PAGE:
Who gets the quilts in everyday use?
In short, Maggie gets the quilts at the end of Walker’s “Everyday Use.” Mama initially promised the quilts to Maggie, but when Dee turns up on her visit home, she tries to convince Mama that Maggie will simply use the quilts until they turn into rags.
Does Dee deserve the quilts in everyday use?
Dee wants the old quilts for several reasons but mainly because she wants to display them as part of her “heritage” in her home in the city. She does not believe that they are appreciated in the country with Maggie and Mama because they actually use the quilts.
Why does Mama not give the quilts to Dee?
The quilts symbolize a heritage that Dee has largely rejected (even though she thinks she hasn’t). Dee will not appreciate the quilts as they were truly meant to be appreciated, nor will she use them as they were truly meant to be used. … By giving the quilts to Maggie, Mama in a sense merely fulfills her promise.
Who does Mama give the quilts to in everyday use?
Mama, the narrator, ultimately gives the family quilts to Maggie instead of Dee (Wangero) because she recognizes that Dee gets everything she wants, that she’s even already claimed the quilts as her own, because they were promised to Maggie, and because Maggie is the daughter who wants them for the right reasons.
Why does Mama give the quilts to Maggie?
When Mama gives the quilts the Maggie, she ensures that the family heritage will stay alive in the manner she prefers. By using the quilts and making her own when they wear out, Maggie will add to the family’s legacy, rather than distancing herself from it.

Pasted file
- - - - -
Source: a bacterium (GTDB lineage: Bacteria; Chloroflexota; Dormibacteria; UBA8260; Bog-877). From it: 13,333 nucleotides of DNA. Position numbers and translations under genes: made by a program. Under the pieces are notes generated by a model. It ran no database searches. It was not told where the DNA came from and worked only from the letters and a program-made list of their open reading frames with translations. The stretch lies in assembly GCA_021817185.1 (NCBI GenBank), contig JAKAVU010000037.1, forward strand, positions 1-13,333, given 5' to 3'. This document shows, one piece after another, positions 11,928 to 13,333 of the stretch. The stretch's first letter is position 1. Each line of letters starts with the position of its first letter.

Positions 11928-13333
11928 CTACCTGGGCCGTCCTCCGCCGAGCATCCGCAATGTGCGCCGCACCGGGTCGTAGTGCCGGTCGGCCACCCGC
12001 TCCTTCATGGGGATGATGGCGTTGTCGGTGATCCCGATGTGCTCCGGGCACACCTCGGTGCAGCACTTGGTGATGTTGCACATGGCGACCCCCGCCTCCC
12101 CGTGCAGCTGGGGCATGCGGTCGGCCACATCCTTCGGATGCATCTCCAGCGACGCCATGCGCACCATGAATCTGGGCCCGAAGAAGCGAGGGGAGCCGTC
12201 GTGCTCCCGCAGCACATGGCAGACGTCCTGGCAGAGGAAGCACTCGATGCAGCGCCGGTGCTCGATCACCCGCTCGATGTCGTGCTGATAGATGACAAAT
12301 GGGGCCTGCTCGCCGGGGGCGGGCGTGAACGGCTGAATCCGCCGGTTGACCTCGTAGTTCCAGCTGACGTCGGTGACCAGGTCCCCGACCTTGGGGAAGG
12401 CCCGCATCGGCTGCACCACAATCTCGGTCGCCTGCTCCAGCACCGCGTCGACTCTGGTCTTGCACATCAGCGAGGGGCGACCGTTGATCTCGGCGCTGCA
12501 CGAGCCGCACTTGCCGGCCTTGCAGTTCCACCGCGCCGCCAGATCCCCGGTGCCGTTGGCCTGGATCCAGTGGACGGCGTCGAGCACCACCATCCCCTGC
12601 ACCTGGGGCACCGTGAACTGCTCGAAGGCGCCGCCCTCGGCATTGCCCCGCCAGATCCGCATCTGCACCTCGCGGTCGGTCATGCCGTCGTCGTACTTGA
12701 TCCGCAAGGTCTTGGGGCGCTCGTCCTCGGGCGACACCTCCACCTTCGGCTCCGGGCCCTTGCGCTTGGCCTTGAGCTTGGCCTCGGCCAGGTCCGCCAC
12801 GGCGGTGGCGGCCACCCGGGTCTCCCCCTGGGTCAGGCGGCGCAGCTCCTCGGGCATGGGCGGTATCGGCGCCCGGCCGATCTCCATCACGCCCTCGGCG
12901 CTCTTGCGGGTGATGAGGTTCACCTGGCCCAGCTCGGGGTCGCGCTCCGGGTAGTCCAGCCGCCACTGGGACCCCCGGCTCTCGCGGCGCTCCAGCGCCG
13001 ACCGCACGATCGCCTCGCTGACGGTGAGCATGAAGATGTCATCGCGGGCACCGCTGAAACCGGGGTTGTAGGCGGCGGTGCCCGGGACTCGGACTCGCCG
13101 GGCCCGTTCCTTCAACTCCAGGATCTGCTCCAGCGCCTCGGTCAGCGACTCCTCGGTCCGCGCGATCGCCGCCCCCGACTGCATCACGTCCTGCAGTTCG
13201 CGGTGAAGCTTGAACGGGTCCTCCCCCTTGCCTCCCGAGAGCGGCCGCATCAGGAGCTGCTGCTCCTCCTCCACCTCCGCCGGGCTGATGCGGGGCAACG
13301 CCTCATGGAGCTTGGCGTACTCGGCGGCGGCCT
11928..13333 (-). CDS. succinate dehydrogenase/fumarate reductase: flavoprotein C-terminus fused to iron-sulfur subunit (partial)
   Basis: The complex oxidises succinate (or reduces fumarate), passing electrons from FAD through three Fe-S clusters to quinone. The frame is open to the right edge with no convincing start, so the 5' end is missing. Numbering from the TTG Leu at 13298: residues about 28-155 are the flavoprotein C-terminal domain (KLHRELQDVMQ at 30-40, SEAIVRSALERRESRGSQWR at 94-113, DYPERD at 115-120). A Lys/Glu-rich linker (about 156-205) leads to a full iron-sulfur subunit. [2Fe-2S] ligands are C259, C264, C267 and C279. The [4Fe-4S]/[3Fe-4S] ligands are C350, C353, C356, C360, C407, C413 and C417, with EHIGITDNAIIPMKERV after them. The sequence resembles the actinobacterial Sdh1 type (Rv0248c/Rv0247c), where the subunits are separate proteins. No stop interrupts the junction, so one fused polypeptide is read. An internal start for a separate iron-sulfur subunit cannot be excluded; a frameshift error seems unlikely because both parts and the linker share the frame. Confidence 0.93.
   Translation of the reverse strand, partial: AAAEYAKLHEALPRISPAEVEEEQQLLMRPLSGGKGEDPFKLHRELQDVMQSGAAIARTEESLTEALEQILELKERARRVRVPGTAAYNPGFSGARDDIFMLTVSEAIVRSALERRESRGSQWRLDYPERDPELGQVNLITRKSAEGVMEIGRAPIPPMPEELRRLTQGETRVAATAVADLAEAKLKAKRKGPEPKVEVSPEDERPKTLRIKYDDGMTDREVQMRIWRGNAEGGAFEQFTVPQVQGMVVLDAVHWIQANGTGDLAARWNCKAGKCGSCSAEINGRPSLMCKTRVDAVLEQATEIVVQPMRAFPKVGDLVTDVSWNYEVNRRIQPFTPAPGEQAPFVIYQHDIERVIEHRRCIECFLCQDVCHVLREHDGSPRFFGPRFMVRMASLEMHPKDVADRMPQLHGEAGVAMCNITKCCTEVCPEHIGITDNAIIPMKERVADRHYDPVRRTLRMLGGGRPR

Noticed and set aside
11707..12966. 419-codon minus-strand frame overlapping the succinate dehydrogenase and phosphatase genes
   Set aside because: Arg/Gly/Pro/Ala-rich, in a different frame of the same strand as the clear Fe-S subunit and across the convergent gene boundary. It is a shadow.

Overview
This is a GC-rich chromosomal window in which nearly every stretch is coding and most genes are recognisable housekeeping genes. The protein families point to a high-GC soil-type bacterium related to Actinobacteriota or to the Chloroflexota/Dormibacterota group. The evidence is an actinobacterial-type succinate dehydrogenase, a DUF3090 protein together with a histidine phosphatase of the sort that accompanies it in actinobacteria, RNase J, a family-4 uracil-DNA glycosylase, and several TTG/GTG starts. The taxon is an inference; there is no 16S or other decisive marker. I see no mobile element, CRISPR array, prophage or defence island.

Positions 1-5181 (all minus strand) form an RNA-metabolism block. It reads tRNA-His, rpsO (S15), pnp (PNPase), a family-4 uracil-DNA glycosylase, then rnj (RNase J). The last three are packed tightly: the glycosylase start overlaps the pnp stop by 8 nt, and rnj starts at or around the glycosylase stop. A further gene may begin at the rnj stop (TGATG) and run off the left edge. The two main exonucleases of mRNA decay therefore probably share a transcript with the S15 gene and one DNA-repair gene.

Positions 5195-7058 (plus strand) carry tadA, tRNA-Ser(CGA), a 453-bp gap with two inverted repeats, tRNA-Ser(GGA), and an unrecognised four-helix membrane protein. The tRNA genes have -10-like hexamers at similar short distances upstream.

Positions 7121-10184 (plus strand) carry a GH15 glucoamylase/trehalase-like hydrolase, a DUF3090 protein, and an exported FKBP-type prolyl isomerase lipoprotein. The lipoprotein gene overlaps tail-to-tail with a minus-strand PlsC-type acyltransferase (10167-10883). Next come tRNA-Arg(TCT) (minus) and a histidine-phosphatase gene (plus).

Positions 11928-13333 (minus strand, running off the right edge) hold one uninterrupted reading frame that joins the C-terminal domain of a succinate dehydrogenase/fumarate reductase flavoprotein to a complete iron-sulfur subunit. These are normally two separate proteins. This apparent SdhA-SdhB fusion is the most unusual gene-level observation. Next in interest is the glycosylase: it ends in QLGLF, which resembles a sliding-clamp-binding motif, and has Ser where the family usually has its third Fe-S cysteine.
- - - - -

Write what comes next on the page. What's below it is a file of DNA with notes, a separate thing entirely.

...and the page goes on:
Why does Maggie want the quilts?
Unlike her sister, Dee, Maggie loves the family quilts because she knows the people whose lives and stories are represented by them. She even knows how to quilt herself. Her mother has promised Maggie the quilts, which Dee has already once refused, when she gets married because they are meaningful to her.
Why is Maggie scared of Dee in everyday use?
Maggie believes that Dee has not been exposed to any real struggles, and to some extent, she is jealous of her sister. Maggie is of the opinion that she has sacrificed a lot for her sister’s happiness.
Why did Dee want the quilts?
Why does Dee want the quilts? Dee wants the quilts so she can hang them up in her home and remember her heritage. At the end of the story, the mother “snatched the quilts out of Mrs. Wangero’s hands and dumped them into Maggie’s lap” (8).
What makes quilts valuable to Dee?
The family quilts have become valuable to Dee only because she wishes to gather some artifacts from her former home. It has now become fashionable for her to have things on display that relate to African heritage, so she has become interested in cultural history.
Why would Mama prefer Maggie get the quilts and use them for everyday use?
Her desire to hang the quilts, in a museumlike exhibit, suggests that she feels reverence for them but that to her they are essentially foreign, impersonal objects. Mama understands that Maggie, not Dee, should have the quilts, because Maggie will respect them by using them in the way they were intended to be used.
Why does Dee want the quilts so bad?
Dee wants the quilts to display them in her home as symbols of this greater heritage and as symbols of that which defined her ancestor’s humanity before captivity dehumanized them. Neither Dee nor her mother are right or wrong since Dee’s mother’s sense of ancestry extends only to her valued and cherished memories.
What terrible thing happened to Maggie when she was a child everyday use?
What terrible thing happened to Maggie when she was a child? Severely burned in a house fire when she was a child, her scarred, ugly appearance hides her sympathetic, generous nature. She lives at home and is protected by Mama, remaining virtually untouched by the outside world.